Mr. Speaker, today I rise to speak to the Liberal party motion on the Conservative government cuts affecting Quebec women. These cuts are made with disregard for the role of women in our society and the importance of giving them equal opportunities.
Since coming to power, this Conservative government has refused to accept any responsibility for the social problems affecting our society. The Bloc Québécois is opposed to the cuts that the Conservatives are preparing to make at the expense of Quebec women. I would like to dedicate my comments today to all women who fight inequality, poverty, violence, isolation and prejudice against women. Women are directly affected by the $5 million, or 20%, reduction in the budget of the Status of Women Canada announced by the Minister of Finance on Monday.
How can such an attitude be justified? There is only one word that applies in this case: irresponsibility. This government, which no later than Monday was telling us about its billions in surpluses, has the nerve—at the same time—to cut what it has also the gall to call fat. The President of the Treasury Board took this affront so far as to say that his government has adopted a strategy for saving a billion dollars, this year and next year. Those savings will be made on the backs of the most vulnerable among us because of the women’s programs and services that are being eliminated.
In the riding of Laurentides—Labelle, the Réseau des femmes des Laurentides and the organization La Passe-R-Elle, two organizations dedicated to women’s welfare, will have their efforts stymied by the Conservative decisions. The way that organizations funded under the Women’s Program have been treated in recent months provides eloquent evidence of what the Conservatives think about the status of women. The fact is that the work done by these organizations helps dozens of women, every day, who have been victims of violence or intimidation. These organizations cannot believe the government's withdrawal undertaken by the Conservatives.
The reduction in funding for literacy programs means that Griffe d'alpha in Mont-Laurier will no longer be able to provide the French language integration courses that it offered free of charge to new immigrants in the region. This is going to make it more difficult for these newcomers to integrate.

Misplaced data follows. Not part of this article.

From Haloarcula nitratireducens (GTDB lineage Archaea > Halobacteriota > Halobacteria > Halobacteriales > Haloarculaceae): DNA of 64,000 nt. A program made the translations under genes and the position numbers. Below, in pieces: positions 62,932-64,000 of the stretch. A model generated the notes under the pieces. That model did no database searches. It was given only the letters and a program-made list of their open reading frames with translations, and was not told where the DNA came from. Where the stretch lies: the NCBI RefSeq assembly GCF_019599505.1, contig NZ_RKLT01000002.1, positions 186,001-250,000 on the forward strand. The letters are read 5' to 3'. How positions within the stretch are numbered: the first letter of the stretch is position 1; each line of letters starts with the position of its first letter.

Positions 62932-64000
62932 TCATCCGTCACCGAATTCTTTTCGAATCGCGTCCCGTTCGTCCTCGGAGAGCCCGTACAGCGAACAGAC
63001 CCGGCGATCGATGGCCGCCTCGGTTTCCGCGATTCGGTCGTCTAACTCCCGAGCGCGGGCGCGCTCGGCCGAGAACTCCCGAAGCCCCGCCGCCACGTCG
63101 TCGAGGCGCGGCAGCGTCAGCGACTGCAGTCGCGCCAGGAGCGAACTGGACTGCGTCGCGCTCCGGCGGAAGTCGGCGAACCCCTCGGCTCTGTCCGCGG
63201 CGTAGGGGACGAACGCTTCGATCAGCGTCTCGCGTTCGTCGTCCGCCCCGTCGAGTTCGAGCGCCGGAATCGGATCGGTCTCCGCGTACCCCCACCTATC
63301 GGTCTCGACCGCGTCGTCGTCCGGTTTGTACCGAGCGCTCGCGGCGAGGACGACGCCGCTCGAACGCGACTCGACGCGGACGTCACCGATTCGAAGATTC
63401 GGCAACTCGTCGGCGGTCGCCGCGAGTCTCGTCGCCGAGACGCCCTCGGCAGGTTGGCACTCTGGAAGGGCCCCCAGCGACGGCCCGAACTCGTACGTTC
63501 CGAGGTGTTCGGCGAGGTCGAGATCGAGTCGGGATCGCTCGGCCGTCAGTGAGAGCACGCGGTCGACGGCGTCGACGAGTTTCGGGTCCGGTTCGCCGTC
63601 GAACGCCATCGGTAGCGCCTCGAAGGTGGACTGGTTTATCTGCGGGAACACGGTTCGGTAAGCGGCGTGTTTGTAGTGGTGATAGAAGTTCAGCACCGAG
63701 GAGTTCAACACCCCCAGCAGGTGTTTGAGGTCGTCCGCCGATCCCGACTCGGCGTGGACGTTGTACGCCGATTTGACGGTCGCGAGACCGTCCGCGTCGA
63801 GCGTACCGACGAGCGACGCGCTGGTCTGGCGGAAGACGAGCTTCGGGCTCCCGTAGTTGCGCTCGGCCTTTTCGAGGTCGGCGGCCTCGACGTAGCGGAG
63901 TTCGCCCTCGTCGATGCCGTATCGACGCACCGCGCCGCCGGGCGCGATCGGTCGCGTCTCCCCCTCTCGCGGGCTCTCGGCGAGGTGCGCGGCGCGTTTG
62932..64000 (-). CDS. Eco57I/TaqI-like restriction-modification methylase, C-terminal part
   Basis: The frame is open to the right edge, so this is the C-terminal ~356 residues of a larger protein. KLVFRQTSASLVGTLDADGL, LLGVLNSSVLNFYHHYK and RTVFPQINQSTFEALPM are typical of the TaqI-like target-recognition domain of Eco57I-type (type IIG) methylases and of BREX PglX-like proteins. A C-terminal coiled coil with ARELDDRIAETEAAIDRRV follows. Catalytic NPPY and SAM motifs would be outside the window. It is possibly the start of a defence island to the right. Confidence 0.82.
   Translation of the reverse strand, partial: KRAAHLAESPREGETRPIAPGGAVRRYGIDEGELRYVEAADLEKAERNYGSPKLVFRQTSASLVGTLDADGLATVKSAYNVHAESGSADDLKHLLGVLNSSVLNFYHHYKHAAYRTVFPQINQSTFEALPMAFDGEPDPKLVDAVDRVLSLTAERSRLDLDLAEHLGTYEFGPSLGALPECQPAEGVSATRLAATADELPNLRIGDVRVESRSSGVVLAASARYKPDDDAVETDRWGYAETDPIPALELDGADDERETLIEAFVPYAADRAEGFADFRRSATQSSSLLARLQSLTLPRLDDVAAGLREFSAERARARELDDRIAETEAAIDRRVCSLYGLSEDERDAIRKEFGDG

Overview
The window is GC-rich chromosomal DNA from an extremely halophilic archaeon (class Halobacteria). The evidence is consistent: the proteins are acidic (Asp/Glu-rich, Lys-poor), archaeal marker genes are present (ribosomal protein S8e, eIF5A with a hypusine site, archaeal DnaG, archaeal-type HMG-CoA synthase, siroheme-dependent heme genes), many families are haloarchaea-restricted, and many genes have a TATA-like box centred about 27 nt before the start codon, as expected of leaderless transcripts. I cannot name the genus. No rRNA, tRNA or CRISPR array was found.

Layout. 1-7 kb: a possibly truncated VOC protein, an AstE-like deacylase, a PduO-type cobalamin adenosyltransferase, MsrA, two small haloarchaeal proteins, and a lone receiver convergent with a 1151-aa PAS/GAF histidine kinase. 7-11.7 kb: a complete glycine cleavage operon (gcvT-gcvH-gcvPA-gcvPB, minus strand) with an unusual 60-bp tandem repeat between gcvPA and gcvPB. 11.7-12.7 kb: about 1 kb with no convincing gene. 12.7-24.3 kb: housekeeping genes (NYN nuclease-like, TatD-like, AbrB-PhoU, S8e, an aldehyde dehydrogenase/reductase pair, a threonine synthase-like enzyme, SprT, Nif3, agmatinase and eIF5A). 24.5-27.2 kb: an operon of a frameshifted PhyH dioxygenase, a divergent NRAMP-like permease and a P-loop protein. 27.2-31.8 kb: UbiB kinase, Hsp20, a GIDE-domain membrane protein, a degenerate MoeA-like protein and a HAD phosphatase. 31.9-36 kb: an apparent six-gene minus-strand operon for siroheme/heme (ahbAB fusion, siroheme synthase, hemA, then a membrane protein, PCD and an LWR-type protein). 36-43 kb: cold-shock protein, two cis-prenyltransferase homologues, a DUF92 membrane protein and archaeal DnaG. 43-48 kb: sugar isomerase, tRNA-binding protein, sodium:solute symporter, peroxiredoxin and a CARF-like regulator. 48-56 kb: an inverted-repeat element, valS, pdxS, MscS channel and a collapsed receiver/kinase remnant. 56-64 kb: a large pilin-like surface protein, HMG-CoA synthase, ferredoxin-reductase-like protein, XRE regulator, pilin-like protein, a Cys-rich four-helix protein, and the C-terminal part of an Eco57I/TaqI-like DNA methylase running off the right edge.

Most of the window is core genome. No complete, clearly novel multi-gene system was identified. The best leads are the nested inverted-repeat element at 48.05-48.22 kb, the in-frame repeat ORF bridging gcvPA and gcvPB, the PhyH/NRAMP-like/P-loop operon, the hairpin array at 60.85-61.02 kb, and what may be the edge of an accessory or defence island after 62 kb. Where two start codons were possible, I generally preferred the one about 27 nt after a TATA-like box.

Our society will have to rely even more on the generosity of volunteers to make up for the irresponsibility of this government.
But there is more. The government eliminated both the volunteer support program and the court challenges program that helps minority language groups exercise their rights in the courts.
After eight months in power, the Conservatives are finally showing their true face, and it is the face of a party that gets its ideas from the ideology of right-wing groups that could not care less about the problems and concerns of minorities and of the disadvantaged in our society. This kind of management has nothing to do with the values and priorities of Quebeckers.
Since January 23, Quebeckers have been having to deal with a government that does not keep its election promises. In fact, I would like to remind this minority government that in the recent federal election, the Prime Minister himself acknowledged, and I quote, “—that Canada has more to do to meet its international obligations to women's equality”.
He also committed himself to taking concrete and immediate measures to ensure that Canada fully upholds its commitments to women on the international scene.
In October 2004, after an agreement was reached among the parties in the House of Commons, and at the initiative of the Bloc Québécois, the first Standing Committee on the Status of Women, composed of representatives of the political parties in the House, was created. The attitude of the Conservative government is an affront and negates all the efforts at consultation that this committee has made since it was created.